Multi-relations network plot

This post is about the visualisation of the relations and their timing in our historical data set about the Antwerp-Brussels-Oudenaarde tapestry complex ( more details about the data set are at the project website).

This plot will be a first attempt to visualize the complex data, therefore in a first step we reduced the roles of each vertex to the following categories: “tapissier” , “mother”, “father”, “child”, “painter”,”legatee”, “erfgenaam”.  We chose those categories, because they appear many times in the dataset. Therefore, we thought that they are a nice starting point.

Before we show the network visualizations, we have a first look at a basic histrogram of the time evolution of the edges in our network. This step turned out to be very helpful to decide how to plot the dynamic network.


Based on this graph, we decided that we will work with discrete time steps of 10-20 year steps to capture the evolution of the network over time. We used color coding to represent the different types of roles each person may take.



The networks viz starts with the  year 1595-1615 and each picture is a step omtp tje future of 20 years. The size of each node is the log of the degree (which is the number of connecitons of an edge to other edges).

A drawback of the visualization is that it is quite difficult to interpretat beyond the basic insights we already saw in the histogram. Especially, the third and fourth network visulization are too dense to be useful for visual analytics.

Hence, we need to look beyond classical node-link diagrams for our task.

For the interested reader here are the relevant sections of R codes. For the plotting part code we adapated the following great contribution.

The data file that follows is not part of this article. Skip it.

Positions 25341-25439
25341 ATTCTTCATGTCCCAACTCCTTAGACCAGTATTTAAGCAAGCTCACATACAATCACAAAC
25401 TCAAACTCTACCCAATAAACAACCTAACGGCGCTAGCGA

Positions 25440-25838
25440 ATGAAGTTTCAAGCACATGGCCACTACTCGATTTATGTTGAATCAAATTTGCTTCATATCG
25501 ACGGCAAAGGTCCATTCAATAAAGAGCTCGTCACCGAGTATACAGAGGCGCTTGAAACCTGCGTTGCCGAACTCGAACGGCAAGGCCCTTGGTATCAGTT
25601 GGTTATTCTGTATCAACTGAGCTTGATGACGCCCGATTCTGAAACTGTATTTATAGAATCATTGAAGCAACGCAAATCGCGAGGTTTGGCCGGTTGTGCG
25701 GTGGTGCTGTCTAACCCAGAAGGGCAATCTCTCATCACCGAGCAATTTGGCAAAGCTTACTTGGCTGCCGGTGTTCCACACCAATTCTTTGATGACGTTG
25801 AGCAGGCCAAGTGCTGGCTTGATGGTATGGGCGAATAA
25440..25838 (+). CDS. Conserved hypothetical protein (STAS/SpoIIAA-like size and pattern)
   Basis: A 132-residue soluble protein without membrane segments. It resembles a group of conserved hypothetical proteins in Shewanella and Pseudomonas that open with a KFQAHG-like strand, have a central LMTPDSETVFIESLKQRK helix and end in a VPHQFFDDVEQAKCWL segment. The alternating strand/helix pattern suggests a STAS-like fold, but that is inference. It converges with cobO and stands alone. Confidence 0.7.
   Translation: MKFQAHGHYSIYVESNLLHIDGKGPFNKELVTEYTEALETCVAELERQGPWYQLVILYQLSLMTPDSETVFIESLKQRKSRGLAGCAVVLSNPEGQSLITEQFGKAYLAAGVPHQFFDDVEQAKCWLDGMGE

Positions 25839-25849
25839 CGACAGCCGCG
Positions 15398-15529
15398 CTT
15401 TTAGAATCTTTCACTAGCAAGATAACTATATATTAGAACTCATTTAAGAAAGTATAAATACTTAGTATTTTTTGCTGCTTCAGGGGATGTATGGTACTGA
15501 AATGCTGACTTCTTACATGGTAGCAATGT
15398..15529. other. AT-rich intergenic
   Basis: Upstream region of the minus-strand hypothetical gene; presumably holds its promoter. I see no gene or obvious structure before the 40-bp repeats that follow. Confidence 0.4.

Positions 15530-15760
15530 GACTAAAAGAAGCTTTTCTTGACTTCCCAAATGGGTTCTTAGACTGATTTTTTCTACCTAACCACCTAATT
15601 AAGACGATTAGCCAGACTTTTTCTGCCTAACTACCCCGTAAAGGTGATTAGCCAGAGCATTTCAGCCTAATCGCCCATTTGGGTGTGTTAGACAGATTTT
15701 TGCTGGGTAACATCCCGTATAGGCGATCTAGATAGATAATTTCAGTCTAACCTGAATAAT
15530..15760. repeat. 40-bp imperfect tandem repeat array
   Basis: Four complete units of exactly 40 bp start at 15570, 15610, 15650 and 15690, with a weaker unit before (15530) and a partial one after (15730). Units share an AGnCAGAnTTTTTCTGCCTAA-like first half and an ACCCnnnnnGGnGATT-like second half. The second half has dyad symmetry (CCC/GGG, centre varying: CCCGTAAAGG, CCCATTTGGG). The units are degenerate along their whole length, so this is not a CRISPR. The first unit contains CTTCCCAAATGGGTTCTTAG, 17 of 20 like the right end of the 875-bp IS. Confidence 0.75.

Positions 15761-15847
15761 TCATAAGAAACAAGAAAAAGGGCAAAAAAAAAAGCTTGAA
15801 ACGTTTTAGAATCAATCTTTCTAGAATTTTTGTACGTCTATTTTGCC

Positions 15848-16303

The idea of ploting the dynamic network in discrete time slices and the implement this, is inspired by the examples in “Statistical Analysis of Network Data with R”, Ch. 10,  written by Kolaczyk, Eric D., Csárdi, Gábor.

 ##ETN is the edges data frame with numerical columns Source, Target (that are the #outgoing node ID and the incoming node ID), the edge attributes year and label. The data #frame vids is the data.frame with the relevant node informations.</pre>
<pre>#load network structured data'Edges-to-Network.csv',header=T)
#reduce number of roles #first define role vector and then subset the edges
# to network data frame'tapissier', 'mother', 'father', 'child', 'painter','legatee', 'erfgenaam')$Rol1=as.character($Rol1)$Rol2=as.character($Rol2)[$Rol1 %in%,][$Rol2 %in%,] #create edge attribute time since minimum year$$Year-min($Year,na.rm=T) #vertex data frame vids = sort(unique(c($Source,$Target)))
g.week =[, c('Source', 'Target', 'Year','Label')],
vertices=data.frame(vids), directed=T)
g.sl10 = lg.sl10 <- lapply(1:8, function(i) { g = subgraph.edges(g.week,
E(g.week)[Time \> 20*(i-1) & Time \<= 20*i],
})png(file='try2%03d.png', width=1600,height=900) #Output for each frame will be a png with HD size 1600x900 #Time loop starts
#first number in seq determinates starting value, second number the end value, the third
#number is the step size
for(time in seq(2,7,1)){ gt = g.sl10[[time]] #use only network present at t=time #color code the roles
V(gt)$color[V(gt)$Status=='tapissier' ] = '#66C2A5' #lime green
V(gt)$color[V(gt )$Status=='mother'] = '#FC8D62' #orange
V(gt)$color[V(gt )$Status=='father'] = '#8DA0CB' #lila
V(gt)$color[V(gt )$Status=='child'] = '#E78AC3' # Very soft pink
V(gt)$color[V(gt )$Status=='painter']='#A6D854' # Moderate green
V(gt)$color[V(gt )$Status=='legatee'] ='#FFD92F' #Vivid yellow
V(gt)$color[V(gt)$Status=='erfgenaam']='#E5C494' #Very soft orange #with the new graph, we update the layout a little bit = layout_with_fr(gt,coords=layout.old,niter=10,start.temp=0.05,grid='nogrid') #plot the new graph
plot(gt,,vertex.label='',vertex.size=log(degree(gt)),vertex.frame.color=V(gt)$color,edge.width=1.5,asp=9/16,margin=-0.15) #use the new layout in the next round

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